The fourth charge is most calumnious, that the Church gathered the country together in armes at Mauchline moor to oppose the expedition. Ans. No Church man was the Page  61cause of that meeting a number of yeomen being frighted from their houses, did flee away to that corner of the Land, that they might not be forced against their conscience to goe as souldiers to England: while their number did grow, and they did abide in a body for the security of their persons, up∣on a sudden a part of the Army came upon them: some Mi∣nisters being neare (by occasion of the communion at Mau∣chlin the day before) were good instruments with the peo∣ple to goe away in peace. And when the matter was tryed to the bottom by the most Eagle-eyed of the Parliament, no∣thing could be found contrary to the Ministers protestation, that they were no wayes the cause of the peoples convening or fighting at Mauchlin.

The paralell that the Warner makes betwixt the generall assembly and Parliament is malicious in all its parts. * For the first, though the one Court be civill, and the other Spiritu∣all, yet the Presbyterians lay the authority of both upon a divine fundation, that for conscience sake the Courts civil must be obeyed in all their Lawfull commands, alsewell as the assemblyes of the Church; God being the author of the politick order as well as the Ecclesiastick, and the revenger of the contempt of the one alswell as of the other. But what doth the Warner meane, to mock at Ministers for carrying themselves as the Ambassadors of Christ, for judging accor∣ding to the rule of Scripture, for caring for life eternall? is he become so shamefullie impious, as to perswade Ministers to give over the care of life eternall, to lay aside the holy Scrip∣ture, and deny their ambassage from Jesus Christ? behold what Spirit leads our praelats, while they jeere the World out of all Religion, and chase away Ministers from Christ, from Scripture, from eternall life.

Of the second part of the parallell, that people are more ready to obey their Ministers then their Magistrats what shall Page  62be made? all the power which Ministers have with the people is builded on their love to God and religion: how much so ever it is, a good Statseman will not envy it: for he knowes that God and conscience constraine Ministers to imploy all the power they have with the people to the good of the Ma∣gistrat, as the deputy and servant of God for the peoples true good. The Warner heer understands best his owne meaning, while he scoffes at Ministers for their threatning of men with hells fire. Are our Praelats come to such open proclamations of their Atheisme, as to printe their desires to banish out of the hearts of people all feare not only of Church-censures, but even of hell it selfe? whither may not Satan drive at last the instruments of his Kingdome?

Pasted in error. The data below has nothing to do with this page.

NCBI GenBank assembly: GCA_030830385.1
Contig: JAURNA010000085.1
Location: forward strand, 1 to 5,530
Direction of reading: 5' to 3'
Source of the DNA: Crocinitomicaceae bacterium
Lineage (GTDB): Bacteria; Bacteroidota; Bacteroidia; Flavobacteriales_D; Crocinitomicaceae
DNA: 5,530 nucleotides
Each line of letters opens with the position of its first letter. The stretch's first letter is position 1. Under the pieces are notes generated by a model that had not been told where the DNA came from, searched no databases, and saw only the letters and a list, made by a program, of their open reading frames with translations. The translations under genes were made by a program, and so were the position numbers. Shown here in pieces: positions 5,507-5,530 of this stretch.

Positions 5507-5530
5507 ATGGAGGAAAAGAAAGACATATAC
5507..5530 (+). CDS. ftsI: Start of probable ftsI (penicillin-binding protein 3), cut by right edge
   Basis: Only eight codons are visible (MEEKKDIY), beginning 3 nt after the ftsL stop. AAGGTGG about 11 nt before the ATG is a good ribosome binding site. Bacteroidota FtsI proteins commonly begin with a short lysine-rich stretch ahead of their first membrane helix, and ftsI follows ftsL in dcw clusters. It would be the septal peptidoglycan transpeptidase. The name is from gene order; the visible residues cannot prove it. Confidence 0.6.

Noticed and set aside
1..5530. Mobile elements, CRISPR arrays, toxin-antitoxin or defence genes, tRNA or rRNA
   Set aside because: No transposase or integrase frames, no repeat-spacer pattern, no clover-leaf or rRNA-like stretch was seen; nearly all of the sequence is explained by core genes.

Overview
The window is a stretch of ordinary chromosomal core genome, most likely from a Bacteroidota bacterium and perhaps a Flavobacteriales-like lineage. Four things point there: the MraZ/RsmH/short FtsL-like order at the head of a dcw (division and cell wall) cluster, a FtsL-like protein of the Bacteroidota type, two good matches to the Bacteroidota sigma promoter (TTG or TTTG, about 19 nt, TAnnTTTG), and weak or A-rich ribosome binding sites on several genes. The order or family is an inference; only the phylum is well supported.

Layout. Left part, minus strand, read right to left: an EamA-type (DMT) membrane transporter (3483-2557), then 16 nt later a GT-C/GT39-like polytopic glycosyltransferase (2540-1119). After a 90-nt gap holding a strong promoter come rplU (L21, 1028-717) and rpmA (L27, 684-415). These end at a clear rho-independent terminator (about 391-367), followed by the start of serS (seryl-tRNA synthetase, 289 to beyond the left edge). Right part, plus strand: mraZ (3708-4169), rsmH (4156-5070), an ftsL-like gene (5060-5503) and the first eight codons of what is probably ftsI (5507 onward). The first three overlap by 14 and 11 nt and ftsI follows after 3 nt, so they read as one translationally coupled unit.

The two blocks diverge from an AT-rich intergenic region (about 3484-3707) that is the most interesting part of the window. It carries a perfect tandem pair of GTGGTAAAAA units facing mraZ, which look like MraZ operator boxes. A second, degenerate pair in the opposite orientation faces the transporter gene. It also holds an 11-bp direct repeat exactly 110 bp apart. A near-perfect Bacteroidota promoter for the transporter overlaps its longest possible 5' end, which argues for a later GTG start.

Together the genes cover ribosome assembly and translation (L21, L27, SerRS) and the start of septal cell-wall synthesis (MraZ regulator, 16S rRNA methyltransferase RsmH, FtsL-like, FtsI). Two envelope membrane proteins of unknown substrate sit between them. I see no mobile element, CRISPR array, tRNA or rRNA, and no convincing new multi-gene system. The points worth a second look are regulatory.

The third parte of the paralell consists of a number of unjust and false imputations before particularly refuted.

What he subjoines of the power of the generall Assembly to name Comittees to sit in the intervalls of Assemblies, * it is but a poore charge: is it not the dayly practise of the Parliaments of Scotland to nominat their Comittees of State for the intervalls of Parliament? Is it not ane inhaerent right to every Court to name some of their number to cognosce upon things within their owne spheare at what ever times the court it selfe finds expedient; how ever the judicatories of the Church by the lawes of the Kingdome being authorized to meet when themselves think fit both ordinarly and pro re nata, their power of appointing Comittees for their owne affaires was never questioned: and truely these Comittees in the times of our late troubles when many were lying in waite to disturbe both Church and State, have been for∣ced to meet oftner then otherwise any of their members did desire: whose diversion from their particular charges (though for attendance on the publick) is joyned with so great fashery and expence, that with all their heart they could Page  63be glade to decline it, if feare of detriment to the Church made not these meetings very necessary.